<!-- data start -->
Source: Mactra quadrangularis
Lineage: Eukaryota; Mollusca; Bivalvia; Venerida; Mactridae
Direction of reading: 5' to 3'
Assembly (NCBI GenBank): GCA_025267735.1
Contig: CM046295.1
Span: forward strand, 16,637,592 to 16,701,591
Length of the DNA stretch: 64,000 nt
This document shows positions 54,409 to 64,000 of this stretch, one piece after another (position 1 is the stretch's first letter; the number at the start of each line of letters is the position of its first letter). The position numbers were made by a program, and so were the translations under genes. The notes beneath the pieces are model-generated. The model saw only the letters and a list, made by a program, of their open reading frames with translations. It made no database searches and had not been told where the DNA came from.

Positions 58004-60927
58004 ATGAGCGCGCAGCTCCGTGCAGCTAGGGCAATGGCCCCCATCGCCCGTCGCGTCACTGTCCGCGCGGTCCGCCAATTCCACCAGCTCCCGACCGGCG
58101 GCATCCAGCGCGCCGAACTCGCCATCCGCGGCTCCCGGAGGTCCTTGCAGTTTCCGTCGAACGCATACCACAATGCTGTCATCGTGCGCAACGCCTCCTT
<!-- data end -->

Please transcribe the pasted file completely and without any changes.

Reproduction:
Source: Mactra quadrangularis
Lineage: Eukaryota; Mollusca; Bivalvia; Venerida; Mactridae
Direction of reading: 5' to 3'
Assembly (NCBI GenBank): GCA_025267735.1
Contig: CM046295.1
Span: forward strand, 16,637,592 to 16,701,591
Length of the DNA stretch: 64,000 nt
This document shows positions 54,409 to 64,000 of this stretch, one piece after another (position 1 is the stretch's first letter; the number at the start of each line of letters is the position of its first letter). The position numbers were made by a program, and so were the translations under genes. The notes beneath the pieces are model-generated. The model saw only the letters and a list, made by a program, of their open reading frames with translations. It made no database searches and had not been told where the DNA came from.

Positions 58004-60927
58004 ATGAGCGCGCAGCTCCGTGCAGCTAGGGCAATGGCCCCCATCGCCCGTCGCGTCACTGTCCGCGCGGTCCGCCAATTCCACCAGCTCCCGACCGGCG
58101 GCATCCAGCGCGCCGAACTCGCCATCCGCGGCTCCCGGAGGTCCTTGCAGTTTCCGTCGAACGCATACCACAATGCTGTCATCGTGCGCAACGCCTCCTT